Translated, when we arouse emotions in our kids, they are more likely to get off their ‘you know what’ and start engaging more. Even when seated, emotional responses enhance our memory of the details of the event. But wait; it gets better. If you can focus on engaging the class leaders (the ones that others follow), you have a good chance of bringing on board the rest of the students. Why? Have you ever noticed that when one person yawns, others around often yawn? Actually, some research suggests that emotions are contagious (Wild, et al.2001).

Now, when you put all this together (mind, body, emotions, class leaders and peer pressure), you can get classroom miracles. How?

There’s a whole new field developing. It’s called cultural neuroscience. It’s the field of how cultures change our brain. Your school creates a culture. A classroom will have a culture whether you orchestrate it or not. Many teachers actively shape their culture, while those that struggle complain about their class culture.

Successful schools consciously shape their cultures while the schools that struggle complain about “how the kids are these days.” A great primer on this field was Wexler’s book Brain and Culture (2006).

Recent studies show that when you use rituals well, you can shape behaviors. In fact, rituals can activate students to do things that require personal sacrifice (wow) because of the peer-power and social effects. This allows teachers to erase problems with task activation, socializing and discipline. The bottom line is that anthropology is now being influenced by neuroscience. Well, you know I love the research, so here it is on our emotional, social and physical states, and the brain’s activation for functionality and organizing dynamics.

REFERENCES Brown RA, Seligman R. Anthropology and cultural neuroscience: creating productive intersections in parallel fields. Prog Brain Res. 2009;178:31-42. Cahill L, Haier RJ, Fallon J, Alkire MT, Tang C, Keator D, Wu J, McGaugh JL. (1996) Amygdala activity at encoding correlated with long-term, free recall of emotional information. Proc Natl Acad Science U S A. Jul 23;93(15):8016-2. Levenson, RW, Ekman P, Friesen WV. (1990) Voluntary facial action generates emotion-specific autonomic nervous system activity. Psychophysiology. Jul;27(4):363-84. Nielson KA, Jensen RA. (1994) Beta-adrenergic receptor antagonist antihypertensive medications impair arousal-induced modulation of working memory in elderly humans. Behav Neural Biol. 1994 Nov;62(3):190-200. Phan, KL, Wagner T., Taylor, SF, Liberzon, I (2002) Functional neuroanatomy of emotion: A meta-analysis of emotion activation studies in PET and fMRI. Neuroimage 16: 331-348. Schmidt L, Cléry-Melin ML, Lafargue G, Valabrègue R, Fossati P, Dubois B, Pessiglione M. (2009) Get aroused and be stronger: emotional facilitation of physical effort in the human brain. J Neurosci. Jul 29;29(30):9450-7. Wild B, Erb M, Bartels M. (2001) Are emotions contagious? Evoked emotions while viewing emotionally expressive faces: quality, quantity, time course and gender differences. Psychiatry Res. Jun 1;102(2):109-24. Wiltermuth SS, Heath C. (2009)Synchrony and cooperation. Psychol Sci. Jan;20(1):1-5.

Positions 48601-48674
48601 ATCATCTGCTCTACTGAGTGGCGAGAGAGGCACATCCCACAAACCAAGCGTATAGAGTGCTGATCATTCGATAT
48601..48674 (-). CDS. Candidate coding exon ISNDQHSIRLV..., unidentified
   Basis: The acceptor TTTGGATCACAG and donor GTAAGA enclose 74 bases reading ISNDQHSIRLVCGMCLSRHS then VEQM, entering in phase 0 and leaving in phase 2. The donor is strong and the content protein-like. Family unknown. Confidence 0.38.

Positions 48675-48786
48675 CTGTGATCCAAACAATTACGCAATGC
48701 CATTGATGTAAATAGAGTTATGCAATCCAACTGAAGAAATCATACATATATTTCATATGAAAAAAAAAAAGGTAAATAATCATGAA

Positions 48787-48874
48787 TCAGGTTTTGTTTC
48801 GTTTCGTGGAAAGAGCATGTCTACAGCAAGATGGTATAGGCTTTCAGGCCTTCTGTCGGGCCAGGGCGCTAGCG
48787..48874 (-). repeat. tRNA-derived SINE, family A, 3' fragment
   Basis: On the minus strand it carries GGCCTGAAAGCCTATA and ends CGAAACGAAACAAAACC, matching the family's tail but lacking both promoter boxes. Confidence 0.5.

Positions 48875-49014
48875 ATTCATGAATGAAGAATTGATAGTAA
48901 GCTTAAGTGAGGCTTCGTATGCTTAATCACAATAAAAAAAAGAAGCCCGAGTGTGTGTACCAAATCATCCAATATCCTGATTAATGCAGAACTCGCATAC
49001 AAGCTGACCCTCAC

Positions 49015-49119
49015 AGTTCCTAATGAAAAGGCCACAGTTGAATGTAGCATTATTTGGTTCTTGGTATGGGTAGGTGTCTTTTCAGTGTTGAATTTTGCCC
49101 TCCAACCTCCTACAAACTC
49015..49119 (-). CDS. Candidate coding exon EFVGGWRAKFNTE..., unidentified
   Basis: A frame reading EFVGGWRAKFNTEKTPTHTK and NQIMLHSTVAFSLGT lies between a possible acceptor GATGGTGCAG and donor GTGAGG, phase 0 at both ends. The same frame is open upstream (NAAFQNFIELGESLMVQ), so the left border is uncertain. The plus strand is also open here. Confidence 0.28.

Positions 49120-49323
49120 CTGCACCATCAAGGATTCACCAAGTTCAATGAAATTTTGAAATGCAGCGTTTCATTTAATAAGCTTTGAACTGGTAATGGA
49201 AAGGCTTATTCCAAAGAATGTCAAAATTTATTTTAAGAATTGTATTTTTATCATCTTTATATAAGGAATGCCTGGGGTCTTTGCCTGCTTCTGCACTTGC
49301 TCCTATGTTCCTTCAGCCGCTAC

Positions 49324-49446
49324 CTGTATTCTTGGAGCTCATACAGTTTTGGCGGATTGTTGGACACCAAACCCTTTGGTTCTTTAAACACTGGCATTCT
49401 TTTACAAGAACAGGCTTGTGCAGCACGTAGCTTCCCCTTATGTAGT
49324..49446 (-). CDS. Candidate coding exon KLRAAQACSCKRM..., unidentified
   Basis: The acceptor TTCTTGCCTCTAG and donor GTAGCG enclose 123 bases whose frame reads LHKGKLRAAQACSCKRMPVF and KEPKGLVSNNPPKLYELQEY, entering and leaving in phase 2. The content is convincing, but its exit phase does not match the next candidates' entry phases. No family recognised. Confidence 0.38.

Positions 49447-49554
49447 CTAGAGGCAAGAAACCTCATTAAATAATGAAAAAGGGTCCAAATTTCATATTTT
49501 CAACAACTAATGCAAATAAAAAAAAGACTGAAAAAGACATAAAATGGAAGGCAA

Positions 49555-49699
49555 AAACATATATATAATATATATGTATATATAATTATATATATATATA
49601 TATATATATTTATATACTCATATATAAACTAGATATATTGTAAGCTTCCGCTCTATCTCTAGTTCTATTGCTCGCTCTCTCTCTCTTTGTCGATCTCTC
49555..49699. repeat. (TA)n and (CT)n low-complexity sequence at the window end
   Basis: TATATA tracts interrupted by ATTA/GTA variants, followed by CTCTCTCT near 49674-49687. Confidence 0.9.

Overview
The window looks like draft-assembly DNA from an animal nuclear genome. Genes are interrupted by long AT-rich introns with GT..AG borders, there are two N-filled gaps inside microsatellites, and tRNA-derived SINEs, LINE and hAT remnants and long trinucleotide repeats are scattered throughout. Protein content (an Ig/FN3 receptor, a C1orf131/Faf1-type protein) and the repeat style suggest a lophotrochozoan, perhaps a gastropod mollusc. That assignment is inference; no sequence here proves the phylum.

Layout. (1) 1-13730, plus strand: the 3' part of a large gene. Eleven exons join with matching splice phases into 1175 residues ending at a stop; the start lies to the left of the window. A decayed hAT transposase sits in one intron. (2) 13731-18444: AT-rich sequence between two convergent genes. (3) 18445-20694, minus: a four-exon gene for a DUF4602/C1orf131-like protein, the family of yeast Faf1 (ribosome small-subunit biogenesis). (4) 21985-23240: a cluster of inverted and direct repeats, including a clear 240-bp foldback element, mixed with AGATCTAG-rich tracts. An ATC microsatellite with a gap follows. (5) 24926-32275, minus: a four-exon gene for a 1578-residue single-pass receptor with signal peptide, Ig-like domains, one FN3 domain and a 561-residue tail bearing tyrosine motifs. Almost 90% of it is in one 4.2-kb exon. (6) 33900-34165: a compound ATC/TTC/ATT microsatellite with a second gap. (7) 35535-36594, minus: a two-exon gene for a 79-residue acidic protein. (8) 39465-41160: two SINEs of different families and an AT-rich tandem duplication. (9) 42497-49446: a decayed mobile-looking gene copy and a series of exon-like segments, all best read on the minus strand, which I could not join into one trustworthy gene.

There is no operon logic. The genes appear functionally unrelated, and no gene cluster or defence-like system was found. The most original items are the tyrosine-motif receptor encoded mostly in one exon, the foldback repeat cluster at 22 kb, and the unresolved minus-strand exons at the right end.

Creative Commons License photo credit: krystal.pritchett